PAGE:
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Preparing for NATO’s Failure

Preparing for NATO’s Failure

Several recent reports1 indicate that efforts by Canada and others, including the NATO Secretary General, Jaap de Hoop Scheffer, himself to convince NATO members to beef up their military contributions to Afghanistan or, at least, to reduce some of the restriction on the use of the troops which are already there, have fallen short.

Some commentators2 suggest that if NATO cannot succeed in its first major ‘out of area’ mission then NATO, itself, might become increasingly irrelevant.
The Ruxted Group made the case, nearly a year ago, that NATO was in danger of moving from a cornerstone of Canada’s foreign and defence policy to being a stumbling block.

Some other recent articles3 have suggested that we need a replacement for NATO – an ‘alliance’ able to act for the United Nations when military operations are beyond the skill set of the UN’s staff – which almost any operations requiring the use of force will be. The Ruxted Group has also suggested such a solution to the perceived problem with NATO. In essence, Ruxted proposes that Canada should push for a new ‘alignment’ of like minded, modern democracies and traditional allies4 which can provide a military C3I (command, control, communications and intelligence) ‘superstructure’ around which multi-national military forces can be assembled to execute complex UN mandated operations.

The time is ripe, we believe, to resurrect this proposal.

NATO heads of government will meet in Romania in April 2008. Defence Minister McKay has already signalled that Canada wants action on Afghanistan. The problem with Minister McKay’s statement is that there is no “or else.” It is time for Prime Minister Harper, in our parliament, to start setting out the “or else.”

He (Harper) has indicated that there will be another debate in parliament between end January 2008 (when John Manley’s group reports) and the April 2008 NATO meeting. During that debate he (and his ministers) should:

1. Issue a clear warning to NATO that it risks failure – with all the consequences attached – unless it steps up and ‘wins’ the Afghanistan counter-insurgency campaign.

2. Invite leaders of those ‘like minded, modern democracies’4 to consider if they might be willing to work more closely together, to replace NATO, the next time the UN calls for a mission lead organization.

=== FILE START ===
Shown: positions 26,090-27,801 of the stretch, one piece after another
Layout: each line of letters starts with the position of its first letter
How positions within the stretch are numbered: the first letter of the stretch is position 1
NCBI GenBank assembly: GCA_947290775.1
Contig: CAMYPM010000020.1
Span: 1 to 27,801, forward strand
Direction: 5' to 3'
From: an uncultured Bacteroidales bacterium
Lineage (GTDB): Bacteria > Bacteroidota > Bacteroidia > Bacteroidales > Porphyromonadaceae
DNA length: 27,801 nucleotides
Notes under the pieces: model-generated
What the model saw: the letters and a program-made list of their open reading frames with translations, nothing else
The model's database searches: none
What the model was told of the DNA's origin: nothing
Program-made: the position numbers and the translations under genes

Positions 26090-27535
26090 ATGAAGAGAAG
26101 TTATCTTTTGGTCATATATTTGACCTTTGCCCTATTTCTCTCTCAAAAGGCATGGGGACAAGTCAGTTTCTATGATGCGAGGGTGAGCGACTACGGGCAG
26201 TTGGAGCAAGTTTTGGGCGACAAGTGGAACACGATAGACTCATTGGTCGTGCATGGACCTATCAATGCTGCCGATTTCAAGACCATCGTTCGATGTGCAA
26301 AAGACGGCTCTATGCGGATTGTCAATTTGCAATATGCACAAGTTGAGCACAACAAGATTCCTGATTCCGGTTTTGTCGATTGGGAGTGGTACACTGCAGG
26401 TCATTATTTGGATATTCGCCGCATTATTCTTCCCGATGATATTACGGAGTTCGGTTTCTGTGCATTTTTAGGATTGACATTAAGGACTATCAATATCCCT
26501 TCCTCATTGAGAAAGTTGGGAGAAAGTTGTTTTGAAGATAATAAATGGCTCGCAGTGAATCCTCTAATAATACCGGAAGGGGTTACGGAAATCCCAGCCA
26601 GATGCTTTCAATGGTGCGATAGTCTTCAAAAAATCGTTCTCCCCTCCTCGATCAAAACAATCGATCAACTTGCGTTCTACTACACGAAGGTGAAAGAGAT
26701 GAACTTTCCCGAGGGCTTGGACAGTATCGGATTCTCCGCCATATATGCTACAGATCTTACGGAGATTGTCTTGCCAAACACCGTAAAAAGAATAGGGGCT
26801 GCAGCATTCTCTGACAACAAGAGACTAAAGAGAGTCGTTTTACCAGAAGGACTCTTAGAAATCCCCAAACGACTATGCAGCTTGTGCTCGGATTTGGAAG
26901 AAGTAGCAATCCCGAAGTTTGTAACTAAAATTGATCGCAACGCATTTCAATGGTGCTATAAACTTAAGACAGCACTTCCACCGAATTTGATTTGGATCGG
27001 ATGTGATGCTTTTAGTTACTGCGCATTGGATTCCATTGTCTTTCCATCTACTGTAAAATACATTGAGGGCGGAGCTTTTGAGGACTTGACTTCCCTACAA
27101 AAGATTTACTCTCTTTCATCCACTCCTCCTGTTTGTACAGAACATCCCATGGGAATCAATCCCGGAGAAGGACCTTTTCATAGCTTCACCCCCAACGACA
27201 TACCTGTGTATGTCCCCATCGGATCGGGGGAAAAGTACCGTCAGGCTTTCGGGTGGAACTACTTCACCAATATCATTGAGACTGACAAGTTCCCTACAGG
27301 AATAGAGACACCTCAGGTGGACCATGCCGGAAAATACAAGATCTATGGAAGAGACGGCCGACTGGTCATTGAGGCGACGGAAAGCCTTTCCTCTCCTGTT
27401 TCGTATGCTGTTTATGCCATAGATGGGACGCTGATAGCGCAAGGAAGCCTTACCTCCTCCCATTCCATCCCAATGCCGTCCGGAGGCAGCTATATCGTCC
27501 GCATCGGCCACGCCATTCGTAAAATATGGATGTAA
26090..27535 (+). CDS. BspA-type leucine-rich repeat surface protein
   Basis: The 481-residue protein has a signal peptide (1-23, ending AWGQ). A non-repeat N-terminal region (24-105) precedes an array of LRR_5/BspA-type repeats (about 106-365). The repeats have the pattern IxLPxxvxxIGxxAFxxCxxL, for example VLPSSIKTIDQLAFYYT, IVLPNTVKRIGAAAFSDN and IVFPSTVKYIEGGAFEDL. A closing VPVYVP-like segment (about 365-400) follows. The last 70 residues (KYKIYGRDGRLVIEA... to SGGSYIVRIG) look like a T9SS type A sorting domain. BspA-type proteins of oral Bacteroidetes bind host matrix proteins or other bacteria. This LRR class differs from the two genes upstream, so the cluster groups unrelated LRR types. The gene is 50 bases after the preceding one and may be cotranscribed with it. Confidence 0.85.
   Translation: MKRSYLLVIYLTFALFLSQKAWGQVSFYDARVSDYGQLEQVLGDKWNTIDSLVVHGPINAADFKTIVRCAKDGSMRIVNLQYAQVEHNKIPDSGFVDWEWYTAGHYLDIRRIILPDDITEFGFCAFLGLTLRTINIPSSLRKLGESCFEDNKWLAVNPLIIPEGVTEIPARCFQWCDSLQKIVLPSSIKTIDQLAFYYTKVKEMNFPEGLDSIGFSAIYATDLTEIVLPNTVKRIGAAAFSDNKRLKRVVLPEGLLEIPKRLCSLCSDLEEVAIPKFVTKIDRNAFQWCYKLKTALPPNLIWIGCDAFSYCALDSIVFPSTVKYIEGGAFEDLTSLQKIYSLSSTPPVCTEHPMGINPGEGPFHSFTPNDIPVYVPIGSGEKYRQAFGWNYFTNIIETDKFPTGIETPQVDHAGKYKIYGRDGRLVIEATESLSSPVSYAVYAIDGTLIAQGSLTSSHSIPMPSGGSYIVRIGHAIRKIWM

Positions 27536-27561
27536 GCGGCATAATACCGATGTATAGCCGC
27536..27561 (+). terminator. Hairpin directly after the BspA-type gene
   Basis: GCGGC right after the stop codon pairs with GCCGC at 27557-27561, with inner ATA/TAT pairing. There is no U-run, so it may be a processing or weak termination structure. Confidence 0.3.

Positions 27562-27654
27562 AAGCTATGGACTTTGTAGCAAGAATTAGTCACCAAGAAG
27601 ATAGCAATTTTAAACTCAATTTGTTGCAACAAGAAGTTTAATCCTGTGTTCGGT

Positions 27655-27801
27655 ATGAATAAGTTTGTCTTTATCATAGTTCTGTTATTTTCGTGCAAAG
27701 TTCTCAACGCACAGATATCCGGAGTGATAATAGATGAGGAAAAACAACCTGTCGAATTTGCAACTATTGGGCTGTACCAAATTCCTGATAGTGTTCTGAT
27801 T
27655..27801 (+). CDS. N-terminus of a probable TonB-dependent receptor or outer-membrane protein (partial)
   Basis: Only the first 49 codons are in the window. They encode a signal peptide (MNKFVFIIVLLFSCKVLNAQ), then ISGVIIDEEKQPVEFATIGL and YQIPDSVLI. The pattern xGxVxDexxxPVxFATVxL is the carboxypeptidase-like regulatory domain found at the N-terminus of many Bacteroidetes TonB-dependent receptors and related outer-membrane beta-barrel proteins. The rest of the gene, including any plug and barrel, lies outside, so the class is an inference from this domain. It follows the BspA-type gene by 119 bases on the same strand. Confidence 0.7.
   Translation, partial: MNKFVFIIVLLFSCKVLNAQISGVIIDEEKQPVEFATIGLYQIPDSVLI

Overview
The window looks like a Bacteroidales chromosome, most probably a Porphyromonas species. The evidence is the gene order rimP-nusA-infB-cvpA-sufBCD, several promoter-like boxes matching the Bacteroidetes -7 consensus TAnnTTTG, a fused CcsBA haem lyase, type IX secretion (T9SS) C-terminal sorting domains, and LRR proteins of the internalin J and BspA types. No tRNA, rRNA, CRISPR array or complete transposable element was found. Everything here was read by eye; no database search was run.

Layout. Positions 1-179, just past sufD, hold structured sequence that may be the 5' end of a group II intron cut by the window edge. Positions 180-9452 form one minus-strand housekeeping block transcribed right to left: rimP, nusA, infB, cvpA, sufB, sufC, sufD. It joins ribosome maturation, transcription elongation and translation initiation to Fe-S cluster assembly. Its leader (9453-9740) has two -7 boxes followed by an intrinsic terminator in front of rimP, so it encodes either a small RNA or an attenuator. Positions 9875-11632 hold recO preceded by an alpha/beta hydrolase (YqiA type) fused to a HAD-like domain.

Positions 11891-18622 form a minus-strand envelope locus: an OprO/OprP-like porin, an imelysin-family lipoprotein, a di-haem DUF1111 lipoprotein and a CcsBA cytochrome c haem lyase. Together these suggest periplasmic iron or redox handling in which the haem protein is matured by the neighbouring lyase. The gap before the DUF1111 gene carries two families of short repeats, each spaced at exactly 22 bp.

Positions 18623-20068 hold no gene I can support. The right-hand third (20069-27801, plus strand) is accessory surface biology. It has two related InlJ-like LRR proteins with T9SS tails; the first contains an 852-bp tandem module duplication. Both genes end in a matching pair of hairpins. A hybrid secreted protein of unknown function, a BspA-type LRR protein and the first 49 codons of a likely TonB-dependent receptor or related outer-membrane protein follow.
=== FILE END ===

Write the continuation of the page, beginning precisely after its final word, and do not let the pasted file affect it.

At the April 2008 meeting, regardless of the outcome, Canada should:

1. Admit that it is not without sin when it comes to shirking its alliance responsibilities.

2. State that it will not participate in any future NATO military operations if the notorious ‘national caveats’ are still going to be put in place by e.g. France, Germany, Italy and Spain.

3. Announce that it favours having ‘competitive’ military command structures available to the United Nations so that the best command system can be put in place for UN mandated mission. NATO will, surely, be one of the options available to the UN but it should not be the only choice.

NATO remains an important and, for Canada, useful ‘window’ into Europe. It provides Canada with an irreplaceable ‘seat at the table’ in Europe, too. But, Europe is no longer a region of primary importance to Canada – we care, just as much, about East and South Asia, the Middle East and West Asia and, above all, the Americas. NATO is just one tool in our kit – as we have said it is no longer the ‘cornerstone’ of our foreign policy.

Canada should not threaten to withdraw from NATO but it should make it clear that it has reservations about NATO’s ability to organize and conduct ‘out of area’ military operations.

ISAF highlights one of NATO’s weaknesses. NATO is a ‘Eurocentric’ organization and some – probably most – 21st century problems will require broader, more global solutions. Traditional allies, like Australia and New Zealand, and newer friends – like minded nations – like Sweden are all participating in ISAF even though they are not NATO members. We need to make it easier and more comfortable for non-NATO nations to participate in UN sanctioned multi-national endeavours.

But, ‘out of area’ (out of NATO’s area) operations are likely to be the wave of the future. As former Defence Minister Graham said, “the dangers of the Cold War have been replaced by new and evolving threats, threats caused by failed and failing states, by global terrorism, by the proliferation of weapons of mass destruction and by instability.”

Canada wants to lead, it is in our national interest to lead. NATO appears less and less able to provide a platform from which we can lead. NATO needs to be augmented, indeed, it needs some good old fashioned competition. Canada should take the lead in organizing a competitive, global, 21st century ‘alignment’ of nations which can conduct complex multi-national military operations on behalf of the United Nations.